Over 1,000 Iraqis killed in July, highest monthly toll since 2008: U.N.

BAGHDAD Thu Aug 1, 2013 7:44am EDT

A man stands at the site of a car bomb attack in the city of Kut, 150 km (93 miles) southeast of Baghdad, July 29, 2013. REUTERS/Jaafer Abed

A man stands at the site of a car bomb attack in the city of Kut, 150 km (93 miles) southeast of Baghdad, July 29, 2013.

Credit: Reuters/Jaafer Abed

BAGHDAD (Reuters) - More than 1,000 Iraqis were killed in sectarian violence in July, the highest monthly death toll since 2008, the United Nations said on Thursday, as Sunni Islamist groups stepped up their insurgency against Iraq's Shi'ite-led government.

Most of the 1,057 victims were civilians, killed in a relentless campaign of bombings and shootings that some Iraqis fear could drag the country into another war.

"We haven't seen such numbers in more than five years, when the blind rage of sectarian strife that inflicted such deep wounds upon this country was finally abating," Gyorgy Busztin, acting UN envoy to Iraq, said in a statement.

He called on Iraqi leaders to take immediate and decisive action to stop the "senseless bloodshed" and prevent a return to the "dark days" of 2006-07, when the number of people killed per month sometimes exceeded 3,000.

In recent years violence has fallen and a steady rise in oil production has made the country richer, but the conflict in neighboring Syria has inflamed sectarian tensions across the region and invigorated Sunni insurgents in Iraq, including al Qaeda.

July's toll brought the number of people killed in militant attacks since the start of the year to 4,137.

The worst affected governorate was Baghdad, where 238 people were killed in July, followed by Salahuddin, Nineveh, Diyala, Kirkuk and Anbar.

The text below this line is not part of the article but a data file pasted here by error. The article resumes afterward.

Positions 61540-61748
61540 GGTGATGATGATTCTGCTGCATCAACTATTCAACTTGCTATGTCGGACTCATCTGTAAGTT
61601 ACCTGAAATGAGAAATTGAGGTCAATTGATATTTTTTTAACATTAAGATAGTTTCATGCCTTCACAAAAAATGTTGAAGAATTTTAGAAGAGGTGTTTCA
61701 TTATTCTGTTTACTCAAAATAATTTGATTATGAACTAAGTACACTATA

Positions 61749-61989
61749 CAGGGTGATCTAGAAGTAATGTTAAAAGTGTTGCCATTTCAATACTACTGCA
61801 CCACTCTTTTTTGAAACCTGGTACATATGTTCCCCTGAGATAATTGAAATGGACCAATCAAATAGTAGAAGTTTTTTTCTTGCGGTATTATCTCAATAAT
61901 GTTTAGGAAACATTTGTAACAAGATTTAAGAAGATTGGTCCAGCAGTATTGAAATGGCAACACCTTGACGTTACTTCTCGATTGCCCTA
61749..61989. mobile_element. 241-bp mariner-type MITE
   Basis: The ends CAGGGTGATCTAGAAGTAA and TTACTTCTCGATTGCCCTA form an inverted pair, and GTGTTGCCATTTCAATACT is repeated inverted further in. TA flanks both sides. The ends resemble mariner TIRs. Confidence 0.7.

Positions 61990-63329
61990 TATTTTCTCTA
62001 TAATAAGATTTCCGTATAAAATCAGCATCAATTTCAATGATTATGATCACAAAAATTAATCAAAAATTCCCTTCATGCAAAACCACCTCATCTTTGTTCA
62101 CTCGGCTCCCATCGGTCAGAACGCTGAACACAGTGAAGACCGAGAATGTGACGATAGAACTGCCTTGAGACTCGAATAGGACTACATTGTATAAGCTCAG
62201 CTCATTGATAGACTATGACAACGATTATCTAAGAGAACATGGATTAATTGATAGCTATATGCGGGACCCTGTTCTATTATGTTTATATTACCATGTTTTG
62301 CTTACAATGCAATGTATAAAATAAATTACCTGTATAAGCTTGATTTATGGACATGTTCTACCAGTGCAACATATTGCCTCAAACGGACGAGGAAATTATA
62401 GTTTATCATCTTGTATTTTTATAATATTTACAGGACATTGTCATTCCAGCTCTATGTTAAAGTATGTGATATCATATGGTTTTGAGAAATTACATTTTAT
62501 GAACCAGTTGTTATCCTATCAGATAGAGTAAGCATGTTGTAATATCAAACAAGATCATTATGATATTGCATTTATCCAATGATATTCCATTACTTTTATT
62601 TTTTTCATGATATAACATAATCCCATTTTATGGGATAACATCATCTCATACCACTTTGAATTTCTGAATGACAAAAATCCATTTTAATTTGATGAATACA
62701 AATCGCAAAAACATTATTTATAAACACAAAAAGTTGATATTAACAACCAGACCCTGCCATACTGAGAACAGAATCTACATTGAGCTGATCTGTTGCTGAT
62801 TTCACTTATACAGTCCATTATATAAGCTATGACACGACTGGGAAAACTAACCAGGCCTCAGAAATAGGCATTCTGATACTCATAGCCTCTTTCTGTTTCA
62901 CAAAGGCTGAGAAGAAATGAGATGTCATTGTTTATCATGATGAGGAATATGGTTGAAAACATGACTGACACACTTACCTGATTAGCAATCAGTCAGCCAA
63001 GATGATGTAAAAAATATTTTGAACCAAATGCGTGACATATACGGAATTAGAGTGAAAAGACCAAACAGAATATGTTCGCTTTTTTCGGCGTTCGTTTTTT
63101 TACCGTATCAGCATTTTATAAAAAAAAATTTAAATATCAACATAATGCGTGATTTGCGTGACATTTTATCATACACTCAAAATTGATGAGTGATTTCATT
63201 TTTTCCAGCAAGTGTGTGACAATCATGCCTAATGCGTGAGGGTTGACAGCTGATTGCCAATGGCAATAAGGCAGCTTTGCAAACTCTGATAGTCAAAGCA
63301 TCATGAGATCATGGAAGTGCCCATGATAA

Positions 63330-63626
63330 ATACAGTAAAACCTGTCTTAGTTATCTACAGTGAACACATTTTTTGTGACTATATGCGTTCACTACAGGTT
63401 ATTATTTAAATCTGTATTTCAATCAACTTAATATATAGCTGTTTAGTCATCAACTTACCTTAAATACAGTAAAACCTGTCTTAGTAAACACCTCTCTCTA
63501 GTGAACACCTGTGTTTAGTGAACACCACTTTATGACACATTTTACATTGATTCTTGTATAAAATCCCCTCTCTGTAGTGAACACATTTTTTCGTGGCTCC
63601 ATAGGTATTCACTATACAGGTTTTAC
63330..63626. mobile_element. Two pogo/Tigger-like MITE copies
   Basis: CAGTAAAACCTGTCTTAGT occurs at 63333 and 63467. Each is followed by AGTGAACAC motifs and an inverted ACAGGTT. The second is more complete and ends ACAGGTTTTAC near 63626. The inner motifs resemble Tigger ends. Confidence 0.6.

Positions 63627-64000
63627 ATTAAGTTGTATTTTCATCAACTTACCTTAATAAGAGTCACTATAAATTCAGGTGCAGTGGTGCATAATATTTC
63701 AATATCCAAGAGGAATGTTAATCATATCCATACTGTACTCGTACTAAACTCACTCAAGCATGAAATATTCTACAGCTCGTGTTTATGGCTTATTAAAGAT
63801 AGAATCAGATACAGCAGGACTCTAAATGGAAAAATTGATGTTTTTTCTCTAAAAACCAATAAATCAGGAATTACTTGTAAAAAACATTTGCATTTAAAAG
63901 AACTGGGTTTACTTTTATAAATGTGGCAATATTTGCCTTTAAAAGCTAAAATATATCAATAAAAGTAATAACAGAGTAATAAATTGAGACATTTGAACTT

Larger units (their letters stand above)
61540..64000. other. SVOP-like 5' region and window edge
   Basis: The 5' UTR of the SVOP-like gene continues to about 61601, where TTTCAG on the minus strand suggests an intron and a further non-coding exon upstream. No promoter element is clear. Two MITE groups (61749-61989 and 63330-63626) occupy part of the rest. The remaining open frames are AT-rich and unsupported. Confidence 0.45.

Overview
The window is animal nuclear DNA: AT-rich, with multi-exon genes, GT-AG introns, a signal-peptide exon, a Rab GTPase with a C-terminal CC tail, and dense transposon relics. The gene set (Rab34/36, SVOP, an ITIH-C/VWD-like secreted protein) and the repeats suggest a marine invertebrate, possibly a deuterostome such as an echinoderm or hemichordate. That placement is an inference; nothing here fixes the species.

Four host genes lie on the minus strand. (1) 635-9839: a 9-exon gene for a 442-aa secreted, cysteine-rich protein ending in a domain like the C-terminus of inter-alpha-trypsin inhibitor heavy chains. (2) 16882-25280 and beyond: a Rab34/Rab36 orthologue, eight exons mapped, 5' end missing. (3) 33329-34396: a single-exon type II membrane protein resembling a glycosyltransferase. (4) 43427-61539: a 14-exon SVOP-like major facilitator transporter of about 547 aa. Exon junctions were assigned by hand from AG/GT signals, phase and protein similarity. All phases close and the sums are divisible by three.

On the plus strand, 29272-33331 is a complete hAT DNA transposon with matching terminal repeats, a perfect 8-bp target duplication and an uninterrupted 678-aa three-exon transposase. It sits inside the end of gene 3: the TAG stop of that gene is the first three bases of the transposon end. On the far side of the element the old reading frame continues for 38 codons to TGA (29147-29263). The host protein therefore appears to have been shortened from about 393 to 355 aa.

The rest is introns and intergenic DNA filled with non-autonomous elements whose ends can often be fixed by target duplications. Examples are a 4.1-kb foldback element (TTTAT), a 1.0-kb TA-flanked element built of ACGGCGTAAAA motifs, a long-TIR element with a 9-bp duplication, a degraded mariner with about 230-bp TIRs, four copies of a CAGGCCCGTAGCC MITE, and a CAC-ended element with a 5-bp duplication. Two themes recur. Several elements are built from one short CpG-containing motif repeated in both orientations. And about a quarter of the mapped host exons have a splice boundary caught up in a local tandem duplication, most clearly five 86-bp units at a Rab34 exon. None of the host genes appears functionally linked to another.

Many of these provinces are dominated by the country's Sunni minority, which deeply resents Shi'ite ascendancy since the U.S.-led invasion that vanquished Saddam Hussein in 2003. Sunnis there have been holding anti-government protests for months.

Iraq's deteriorating security was highlighted last week when hundreds of convicts ran free after simultaneous attacks on two high-security prisons, raising questions about the ability of the security services to combat al Qaeda.

The Islamic State of Iraq and the Levant, which was formed earlier this year in a merger between al Qaeda's affiliates in Iraq and Syria, claimed responsibility for the jail breaks.

(Reporting by Raheem Salman; Writing by Isabel Coles; Editing by Raissa Kasolowsky)

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Comments (2)
kopasetic wrote:
This is the reason that so many Iraquis were killed during the time when the US was there as well. Very tired of the misinformed low information minions claiming that the US was responsible for the deaths of thousands of Iraquis. This killing was going on then and we just got in the way for much of the time.

Aug 01, 2013 10:38am EDT  --  Report as abuse
hallsway wrote:
It’s time to stop using Western logic when dealing with Middle East Muslim countries… until Islam moves out of the Middle Ages.

Aug 01, 2013 10:50am EDT  --  Report as abuse
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